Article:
Scott Kurashige: Model Minority Ideology and Antiblackness in Japanese American History

The PSU Center for Japanese Studies
with co-sponsors
PSU Department of History and Portland Japanese Garden presents
an installment in the Series: Race, Citizenship, and Inclusion/Exclusion

Model Minority Ideology and Antiblackness in Japanese American History
Scott Kurashige, Texas Christian University

When: October 6, 2020 at 6 p.m. Pacific Time, a free Zoom Lecture
Japan Time on October 7 at 10 a.m.

The involvement of an Asian American officer in the police murder of George Floyd has drawn heightened attention to the “model minority” image of Asians in the United States. Much of the focus, particularly from a younger generation of Asian Americans aligning with the Black Lives Matter movement, has been placed on the political consequences of Asian Americans rejecting or accepting the status of “honorary whites” within a racist system. In this presentation, Dr. Kurashige will argue these vital and far-reaching debates about the function of racist ideology should be complemented by greater attention to the historical origins of “model minority” discourse in the 20th century.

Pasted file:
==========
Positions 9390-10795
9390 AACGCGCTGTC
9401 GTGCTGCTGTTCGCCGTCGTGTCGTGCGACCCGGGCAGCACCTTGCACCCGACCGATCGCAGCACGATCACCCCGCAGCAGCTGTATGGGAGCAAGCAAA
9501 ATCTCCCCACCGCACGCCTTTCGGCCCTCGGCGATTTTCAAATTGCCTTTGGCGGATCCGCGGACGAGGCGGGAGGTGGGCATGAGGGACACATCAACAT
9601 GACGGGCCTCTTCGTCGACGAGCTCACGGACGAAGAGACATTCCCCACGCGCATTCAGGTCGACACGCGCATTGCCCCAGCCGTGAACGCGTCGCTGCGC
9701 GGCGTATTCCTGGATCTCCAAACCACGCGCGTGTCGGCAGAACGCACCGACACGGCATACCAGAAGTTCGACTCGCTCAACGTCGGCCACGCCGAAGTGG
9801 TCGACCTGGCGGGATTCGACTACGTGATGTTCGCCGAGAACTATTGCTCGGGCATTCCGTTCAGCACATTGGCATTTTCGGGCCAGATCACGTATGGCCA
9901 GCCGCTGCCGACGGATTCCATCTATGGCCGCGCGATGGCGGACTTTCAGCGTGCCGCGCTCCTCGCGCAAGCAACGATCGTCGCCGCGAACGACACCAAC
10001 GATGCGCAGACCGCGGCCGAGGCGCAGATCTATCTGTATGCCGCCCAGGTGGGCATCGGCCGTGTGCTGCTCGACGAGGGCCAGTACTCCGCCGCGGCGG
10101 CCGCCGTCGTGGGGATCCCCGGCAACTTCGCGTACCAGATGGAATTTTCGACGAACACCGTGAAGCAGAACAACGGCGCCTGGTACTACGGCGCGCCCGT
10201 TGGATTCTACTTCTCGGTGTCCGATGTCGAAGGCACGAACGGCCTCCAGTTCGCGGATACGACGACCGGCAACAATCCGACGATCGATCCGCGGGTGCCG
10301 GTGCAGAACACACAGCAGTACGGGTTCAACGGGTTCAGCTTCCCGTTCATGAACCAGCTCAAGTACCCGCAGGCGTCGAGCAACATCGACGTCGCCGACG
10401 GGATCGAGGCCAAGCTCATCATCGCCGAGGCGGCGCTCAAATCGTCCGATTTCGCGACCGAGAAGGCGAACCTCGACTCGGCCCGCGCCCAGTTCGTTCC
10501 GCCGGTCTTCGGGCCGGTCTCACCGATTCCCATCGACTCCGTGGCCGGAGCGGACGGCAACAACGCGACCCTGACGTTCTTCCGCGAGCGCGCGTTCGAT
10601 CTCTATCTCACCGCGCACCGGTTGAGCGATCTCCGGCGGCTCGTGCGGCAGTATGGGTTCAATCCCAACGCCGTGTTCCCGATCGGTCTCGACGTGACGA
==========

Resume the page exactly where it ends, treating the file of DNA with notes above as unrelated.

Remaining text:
Scott Kurashige

Scott Kurashige is Chair of the Department of Comparative Race and Ethnic Studies at Texas Christian University. He is the author of four books, including The Shifting Grounds of Race: Black and Japanese Americans in the Making of Multiethnic Los Angeles (2008), which won the American Historical Association’s Beveridge Award for distinguished book on the history of the United States, Latin America, or Canada, from 1492 to the present. It was also winner of  the History Book Award from the Association for Asian American Studies. He is an active public scholar with a history of urban community organizing, especially among Black and Asian Americans in Detroit and Los Angeles.